| June 14, 2007 | 1 Comment

McDonald’s Corp. is taking a new tactic to try and make people feel okay about eating their food and feeding it to their children. They are letting six women — all mothers — visit restaurants, processing plants, test kitchens and orchards. Then the women are going to journal, not blog because there will be no opportunity for public comment on the forum, about it. I think USA Today’s headline, “McDonald’s lets 6 moms tell it like it is,” just about says it all.

Except, I wasn’t born yesterday and claims by the company that they won’t be having any input on the journal entries, that the women are getting full access, that the food is actually okay for you . . . well, that just sounds like McDonald’s is trying to pull a thick curtain of wool over our eyes.

Seriously folks, why wouldn’t comments be allowed? That is one of the things that has allowed the blogosphere to flourish – the public dialogue. And who are these women exactly? What about when should instill confidence? Check out this bit about one of the panelists from the USA Today article cited above:

Joanna Canizares, a Miami postal worker, is one of the panelists. She takes her boys to McDonald’s about twice a week, but she worries about trans fats, she says, because her 8-year-old son is “addicted” to Chicken McNuggets.

Canizares says she knows nuggets may not be the ideal food, but “it’s the lesser of two evils” because her son sometimes refuses to eat anything else.

“It’s better than eating nothing — and at least it has some protein.”

Let’s boil this down a bit: if you fed the kids real food at home, they wouldn’t have a taste for the processed and pressed chicken-like substance that has been deep fried to oblivion.

According to McDonald’s website, the four chicken nuggets have 10 grams of protein (assuming the child is eating the regular Happy Meal and not getting a more gargantuan proportion). Meanwhile it’s also got 10 grams of fat and 250 milligrams of sodium. So that “protein” she’s touting as the saving grace to the meal really shies in comparison to all the heart-stopping bad things that are in those nuggets. And that doesn’t even consider the side dish and drink he’s eating too.

Now, if Canizares was eating at home and served a grilled chicken breast (or roasted or whatever) – 4 oz, about half of a breast – to her child, he would consume 27.2 grams of protein – nearly three times the amount found in the nuggets – as well as only 1.5 grams of fat and 76.7 milligrams of sodium. That chicken could be dressed up with delicious and exciting flavors too without impacting the nutritional value.

Obviously, it’s Canizares’ choice what her children eat and don’t eat. And if McDonald’s is okay with her, that’s her prerogative. But McDonald’s chose only women who eat there at least on occasion to participate in this program. What is occasionally though? That’s such a subjective phrase. And if the other women have similar habits to Canizares, won’t they be just a bit more forgiving because they want to feel okay about what their kids are eating?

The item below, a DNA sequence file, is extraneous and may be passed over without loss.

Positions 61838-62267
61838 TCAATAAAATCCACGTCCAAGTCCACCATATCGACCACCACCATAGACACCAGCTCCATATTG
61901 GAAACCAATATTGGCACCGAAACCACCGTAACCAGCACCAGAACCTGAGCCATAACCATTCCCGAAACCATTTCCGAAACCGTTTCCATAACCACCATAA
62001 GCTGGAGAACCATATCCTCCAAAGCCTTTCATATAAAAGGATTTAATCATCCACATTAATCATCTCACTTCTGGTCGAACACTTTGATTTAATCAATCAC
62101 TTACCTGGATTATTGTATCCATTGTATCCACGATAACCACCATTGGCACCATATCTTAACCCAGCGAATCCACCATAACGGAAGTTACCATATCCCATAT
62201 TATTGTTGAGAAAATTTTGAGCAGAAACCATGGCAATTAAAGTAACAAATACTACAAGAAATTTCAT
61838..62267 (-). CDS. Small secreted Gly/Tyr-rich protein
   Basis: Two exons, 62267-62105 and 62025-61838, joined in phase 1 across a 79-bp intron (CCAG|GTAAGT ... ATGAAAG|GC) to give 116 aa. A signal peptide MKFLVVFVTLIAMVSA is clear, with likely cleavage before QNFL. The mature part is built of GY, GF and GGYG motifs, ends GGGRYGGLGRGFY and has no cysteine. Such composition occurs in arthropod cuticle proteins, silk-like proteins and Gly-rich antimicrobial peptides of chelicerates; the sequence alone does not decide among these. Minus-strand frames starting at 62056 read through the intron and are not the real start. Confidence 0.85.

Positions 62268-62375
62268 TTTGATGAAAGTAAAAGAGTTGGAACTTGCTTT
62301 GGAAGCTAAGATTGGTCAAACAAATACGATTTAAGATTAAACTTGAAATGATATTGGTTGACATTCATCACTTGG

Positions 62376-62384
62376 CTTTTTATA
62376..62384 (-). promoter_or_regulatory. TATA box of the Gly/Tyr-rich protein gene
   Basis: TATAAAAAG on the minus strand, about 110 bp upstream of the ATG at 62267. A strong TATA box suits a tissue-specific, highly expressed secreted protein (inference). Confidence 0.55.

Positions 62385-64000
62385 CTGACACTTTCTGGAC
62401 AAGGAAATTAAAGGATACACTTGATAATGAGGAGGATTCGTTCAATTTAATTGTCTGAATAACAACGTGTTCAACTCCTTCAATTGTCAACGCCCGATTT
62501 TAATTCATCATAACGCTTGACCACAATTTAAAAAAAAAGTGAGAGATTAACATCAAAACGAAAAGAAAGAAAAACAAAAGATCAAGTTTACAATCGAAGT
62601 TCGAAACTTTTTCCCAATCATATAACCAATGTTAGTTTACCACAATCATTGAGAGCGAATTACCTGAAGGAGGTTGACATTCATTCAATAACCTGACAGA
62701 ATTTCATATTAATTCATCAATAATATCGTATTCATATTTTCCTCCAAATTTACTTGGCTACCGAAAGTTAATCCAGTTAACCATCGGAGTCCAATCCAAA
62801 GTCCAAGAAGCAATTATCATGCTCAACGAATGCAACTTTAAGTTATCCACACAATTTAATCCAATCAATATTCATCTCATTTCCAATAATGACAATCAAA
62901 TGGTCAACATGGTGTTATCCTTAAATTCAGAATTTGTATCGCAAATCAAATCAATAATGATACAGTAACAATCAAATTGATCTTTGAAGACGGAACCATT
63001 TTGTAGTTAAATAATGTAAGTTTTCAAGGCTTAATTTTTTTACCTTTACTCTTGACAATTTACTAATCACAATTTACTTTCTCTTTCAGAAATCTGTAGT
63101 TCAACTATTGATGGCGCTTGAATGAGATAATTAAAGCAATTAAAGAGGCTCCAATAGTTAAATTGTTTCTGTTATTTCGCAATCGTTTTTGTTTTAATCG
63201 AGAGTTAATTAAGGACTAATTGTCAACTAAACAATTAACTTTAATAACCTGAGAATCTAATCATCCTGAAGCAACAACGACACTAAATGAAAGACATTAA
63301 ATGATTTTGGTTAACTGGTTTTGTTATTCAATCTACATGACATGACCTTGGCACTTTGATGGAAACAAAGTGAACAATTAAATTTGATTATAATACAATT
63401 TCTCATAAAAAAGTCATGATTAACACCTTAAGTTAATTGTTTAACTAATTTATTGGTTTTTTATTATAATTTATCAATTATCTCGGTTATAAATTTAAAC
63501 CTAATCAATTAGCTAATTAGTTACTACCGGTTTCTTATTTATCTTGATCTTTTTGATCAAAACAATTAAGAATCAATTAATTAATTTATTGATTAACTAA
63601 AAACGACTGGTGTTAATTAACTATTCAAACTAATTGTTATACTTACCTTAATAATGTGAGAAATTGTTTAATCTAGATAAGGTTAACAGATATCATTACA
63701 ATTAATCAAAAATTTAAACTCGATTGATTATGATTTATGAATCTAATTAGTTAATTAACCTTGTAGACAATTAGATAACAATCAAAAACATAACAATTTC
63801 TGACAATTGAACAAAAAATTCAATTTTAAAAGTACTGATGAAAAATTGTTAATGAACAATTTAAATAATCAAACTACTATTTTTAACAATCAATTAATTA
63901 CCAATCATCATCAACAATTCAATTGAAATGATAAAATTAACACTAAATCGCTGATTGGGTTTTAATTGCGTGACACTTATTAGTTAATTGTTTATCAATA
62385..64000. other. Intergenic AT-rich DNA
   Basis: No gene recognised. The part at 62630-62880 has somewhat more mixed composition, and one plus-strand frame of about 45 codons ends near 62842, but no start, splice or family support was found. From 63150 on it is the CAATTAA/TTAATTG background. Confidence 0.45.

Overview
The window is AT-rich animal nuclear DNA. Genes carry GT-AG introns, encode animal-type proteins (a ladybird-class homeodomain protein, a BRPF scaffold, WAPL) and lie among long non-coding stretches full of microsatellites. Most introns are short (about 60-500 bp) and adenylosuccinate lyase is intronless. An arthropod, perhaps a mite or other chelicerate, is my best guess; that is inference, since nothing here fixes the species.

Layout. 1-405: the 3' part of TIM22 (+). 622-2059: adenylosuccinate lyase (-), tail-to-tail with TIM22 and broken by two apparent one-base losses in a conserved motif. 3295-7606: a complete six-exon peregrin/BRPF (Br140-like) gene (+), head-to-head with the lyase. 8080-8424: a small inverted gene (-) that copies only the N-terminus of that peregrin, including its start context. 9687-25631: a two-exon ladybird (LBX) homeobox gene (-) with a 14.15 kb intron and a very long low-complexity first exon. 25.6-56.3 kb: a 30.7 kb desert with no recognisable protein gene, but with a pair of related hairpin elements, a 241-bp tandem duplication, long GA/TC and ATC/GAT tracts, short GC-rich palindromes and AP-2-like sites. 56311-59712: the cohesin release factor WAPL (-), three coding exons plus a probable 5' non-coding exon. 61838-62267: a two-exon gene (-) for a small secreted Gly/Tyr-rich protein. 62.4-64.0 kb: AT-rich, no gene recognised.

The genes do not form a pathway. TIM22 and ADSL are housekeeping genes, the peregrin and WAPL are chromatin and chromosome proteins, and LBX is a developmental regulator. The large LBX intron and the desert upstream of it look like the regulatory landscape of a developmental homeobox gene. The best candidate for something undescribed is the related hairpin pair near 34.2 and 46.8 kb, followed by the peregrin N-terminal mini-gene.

(Just as a side note, the company says that the women aren’t being paid but their travel is covered by McD’s and they receive a laptop to keep.)

Let’s talk about full access for a minute. Who’s choosing where these women go? The women or the company? Are they going to the source – the slaughterhouses where the animals are killed for their meat? Are they seeing a variety of processing plants, test kitchens and restaurants? To me, all access would mean that these women could choose their destinations. I doubt that will be the case. Chances are McDonald’s will show the women the best of the best to put their best big red shoe forward. And chances are that they will avoid anywhere that would bring negative commentary. And really, you don’t think McDonald’s isn’t going to, um, edit what these women say at all?

If this program is one thing, it’s a brilliant marketing scheme. After all, it’s got people talking. And these women will likely say lovely things about the company and leave feeling much better about their McDonald’s habits. But let’s be real. McDonald’s food is not healthy – it contains insulting amounts of fats (including trans fat) and sodium and lacks the good nutrients that real food has. Do I eat there? Sure, once in a blue moon. But I eat there out of convenience once every few months knowing that it isn’t good for me.

Me thinks the company doth protest too much. If McDonald’s was really serious about appealing to the health conscious consumer, they would clean up their act: eliminate the trans fats now; get their meat from humane slaughterhouses; quit over processing food; offer truly healthy alternatives instead of salads wrought with partially hydrogenated oils and high fructose corn syrups; and just be honest. And don’t tell me that publishing their nutritional content (required by law) and ingredients makes them honest. McDonald’s works overtime to fool consumers into believing their food isn’t that bad. Check out their recent ads in magazines like Parents!

Frankly, these women aren’t going to be telling it like it is. Let some real journalists in there to investigate the company’s processes and maybe I will consider believing the outcome. Anything else is just an insult to my intelligence.

Category: Feeding Kids, Raising Healthy Kids

About the Author ()

Sarah Walker Caron is a freelance writer, editor and recipe developer. Her work has appeared in countless online and print publications including iVillage, BELLA NYC Magazine, Yum for Kids magazine and more. She lives in Connecticut with her two kids, two beagles and husband.

Comments (1)

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  1. Sarah says:

    Such an evil, evil company. Those McNuggets are like the opposite of food.

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